Friend or Friendly – Can you tell the difference?
Guest, Angelica Holiday, shares her ideas on Friend or Friendly?
While chatting to Sara (my very young 70 neighbor), I blurted out “friend or friendly.” Sara paused and repeated my statement, “friend or friendly.” Before she could answer the question, I did so for her. “She’s not your friend Sara, she’s taking advantage of you.” I was trying to explain the difference between who is a friend and who is friendly.
Our conversation began when Sara complained that her friend had reneged on a financial promise, leaving her in the lurch. I said “…that’s not a friend,” that was someone trying to be friendly for her own gain.” Sara planned to ask her for half the financial amount she felt this friend owed her. I said don’t let her screw you around, ask for the whole amount.
Sara was born in London and grew up in Israel. Living through the blitz then on a kibbutz, Sara found it difficult to make lasting friendships. Seeking out quick connections and “being friendly,” was more her style. Even as she proceeded into adulthood, she didn’t make deeper connections. Since I’ve known her, those I’ve seen her embrace as if her life depended on it are those who take, take, take from her.
Although the word friend is a noun and the term being friendly is an adjective, they both, in their own way require a lot of thought. It’s not unusual that many refer to someone who they’ve met 5 minutes ago as a friend. “Social media friends are often imaginary.” These connections are all often based on a fleeting yet good feeling.
This behavior is becoming more common for people of every age. Recently, closer to home, I questioned a gal pal, when she used the label, “friend.” Every time she meets someone casually for a short time, she’ll call that person a friend.
After working in Hollywood and Beverly Hills for more than 15 years, I understood the truth about double cheek air kissing and the deluge of back-stabbing that could follow. Air kissing does not a friend or friendship make, I don’t think so.
I found that “doing lunch” and going for drinks were strategic hunting missions, not the basis of trust, which for me is a requirement for a friend. I figured that I would offer a friendly alternative, a walk on the beach. I don’t have to share a meal with a colleague to do my job or plan a business strategy.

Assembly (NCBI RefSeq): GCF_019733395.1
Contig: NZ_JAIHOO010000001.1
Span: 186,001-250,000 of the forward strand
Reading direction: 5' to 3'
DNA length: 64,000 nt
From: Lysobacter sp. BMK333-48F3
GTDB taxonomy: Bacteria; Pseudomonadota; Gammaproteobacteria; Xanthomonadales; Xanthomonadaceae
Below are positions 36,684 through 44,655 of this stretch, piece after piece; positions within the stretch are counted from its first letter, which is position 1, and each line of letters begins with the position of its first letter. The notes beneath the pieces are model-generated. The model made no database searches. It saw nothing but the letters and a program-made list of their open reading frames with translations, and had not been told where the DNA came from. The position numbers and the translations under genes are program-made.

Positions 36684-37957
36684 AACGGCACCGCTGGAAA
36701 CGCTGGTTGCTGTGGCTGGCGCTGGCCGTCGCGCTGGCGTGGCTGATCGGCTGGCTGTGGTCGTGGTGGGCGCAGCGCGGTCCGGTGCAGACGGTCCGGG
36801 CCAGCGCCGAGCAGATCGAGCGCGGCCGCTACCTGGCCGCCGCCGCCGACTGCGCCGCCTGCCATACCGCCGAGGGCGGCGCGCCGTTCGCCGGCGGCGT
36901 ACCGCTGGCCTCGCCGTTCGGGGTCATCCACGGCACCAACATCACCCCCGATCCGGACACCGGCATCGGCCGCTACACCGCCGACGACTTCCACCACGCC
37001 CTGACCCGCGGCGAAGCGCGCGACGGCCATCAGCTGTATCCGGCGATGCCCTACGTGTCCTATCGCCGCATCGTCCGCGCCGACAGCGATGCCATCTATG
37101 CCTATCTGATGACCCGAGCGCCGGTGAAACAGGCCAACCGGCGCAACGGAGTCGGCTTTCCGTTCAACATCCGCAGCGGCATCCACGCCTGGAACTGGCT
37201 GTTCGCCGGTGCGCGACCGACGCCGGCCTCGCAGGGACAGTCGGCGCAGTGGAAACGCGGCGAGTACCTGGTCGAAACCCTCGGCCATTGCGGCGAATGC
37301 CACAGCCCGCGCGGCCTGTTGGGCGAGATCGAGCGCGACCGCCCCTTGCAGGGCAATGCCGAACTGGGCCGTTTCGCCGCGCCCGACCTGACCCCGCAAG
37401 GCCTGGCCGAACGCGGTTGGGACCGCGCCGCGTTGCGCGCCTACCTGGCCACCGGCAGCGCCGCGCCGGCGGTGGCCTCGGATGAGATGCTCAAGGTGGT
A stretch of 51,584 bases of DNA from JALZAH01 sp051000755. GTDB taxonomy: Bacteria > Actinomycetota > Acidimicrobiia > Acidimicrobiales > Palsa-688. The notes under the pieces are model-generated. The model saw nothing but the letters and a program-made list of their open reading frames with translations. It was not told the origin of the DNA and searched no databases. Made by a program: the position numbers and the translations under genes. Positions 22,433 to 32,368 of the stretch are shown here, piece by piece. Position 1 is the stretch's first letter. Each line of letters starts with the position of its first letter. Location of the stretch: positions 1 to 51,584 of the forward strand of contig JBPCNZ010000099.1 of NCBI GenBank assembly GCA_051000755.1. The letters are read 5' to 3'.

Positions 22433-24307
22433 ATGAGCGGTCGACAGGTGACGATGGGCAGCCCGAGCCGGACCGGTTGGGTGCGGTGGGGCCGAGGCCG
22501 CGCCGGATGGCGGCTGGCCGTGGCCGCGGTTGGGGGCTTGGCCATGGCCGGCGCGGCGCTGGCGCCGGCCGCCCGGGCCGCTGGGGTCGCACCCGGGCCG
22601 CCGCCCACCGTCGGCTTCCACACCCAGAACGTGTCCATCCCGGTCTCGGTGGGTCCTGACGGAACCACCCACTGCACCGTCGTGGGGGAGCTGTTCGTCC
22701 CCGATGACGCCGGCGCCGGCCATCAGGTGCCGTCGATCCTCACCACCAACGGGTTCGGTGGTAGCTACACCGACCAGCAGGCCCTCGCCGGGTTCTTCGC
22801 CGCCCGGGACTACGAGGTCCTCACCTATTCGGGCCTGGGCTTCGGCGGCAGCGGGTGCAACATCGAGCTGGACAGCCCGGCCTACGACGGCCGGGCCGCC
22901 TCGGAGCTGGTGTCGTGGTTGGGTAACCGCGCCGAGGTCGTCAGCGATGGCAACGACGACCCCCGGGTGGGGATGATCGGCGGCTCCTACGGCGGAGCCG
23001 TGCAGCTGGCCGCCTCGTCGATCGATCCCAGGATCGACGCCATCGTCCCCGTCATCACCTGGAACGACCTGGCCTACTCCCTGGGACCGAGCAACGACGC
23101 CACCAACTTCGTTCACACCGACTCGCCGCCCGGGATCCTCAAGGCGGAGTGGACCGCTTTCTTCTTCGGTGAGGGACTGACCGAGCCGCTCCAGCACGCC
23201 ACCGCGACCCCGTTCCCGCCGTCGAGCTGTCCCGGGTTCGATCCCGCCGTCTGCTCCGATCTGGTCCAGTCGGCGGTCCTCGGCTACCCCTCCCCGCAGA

The friend or friendly debate is a super way to evaluate one’s self. I’m not without fault yet want to be the best friend I can be. Since I am a super observer, I want to look beyond social protocols of friendliness and become a searcher of my own true friend soul.
Am I a friend or friendly? A friend is a marriage and being friendly is like flirting. I know when I am flirting. I’m a great flirt. I like to bring zing to everybody’s day.
On the other hand, when I marry I want to bring compassion, trust and longevity into this connection. I am looking for a future husband who will be my best friend.
Hopefully the way to connect on a deeper level will enrich and inspire my friend experiences, and that’s what I wanted to share with Sara.
– Angelica Holiday: A veteran of talent agenting and managing in reality TV. She then built a bridge to the digital age when her TV died 15 years ago. She believes the future of branding is now. Her areas of professional interest include the digital Everest of advertising, marketing, PR, traditional media, radio and branding. On the horizon, branding a band and learning more about online gaming.
Image courtesy: Champagne glasses image by VectorOpenStock (Own work) [CC-BY-SA-3.0 (http://creativecommons.org/licenses/by-sa/3.0)], via Wikimedia Commons; and Angelica Holiday.
© Glenda Shaw_Superfriendgroups.com / GshawMedia 2014
Please note: I hide specific and identifiable details in my friend stories as these stories are examples of behavior and not meant to hurt anyone. These stories are based on my opinion and perspective, except when the people written about are in the public domain. Any advice in this blog is from my insights, research and opinion only, and must not be considered as legal or medical advice.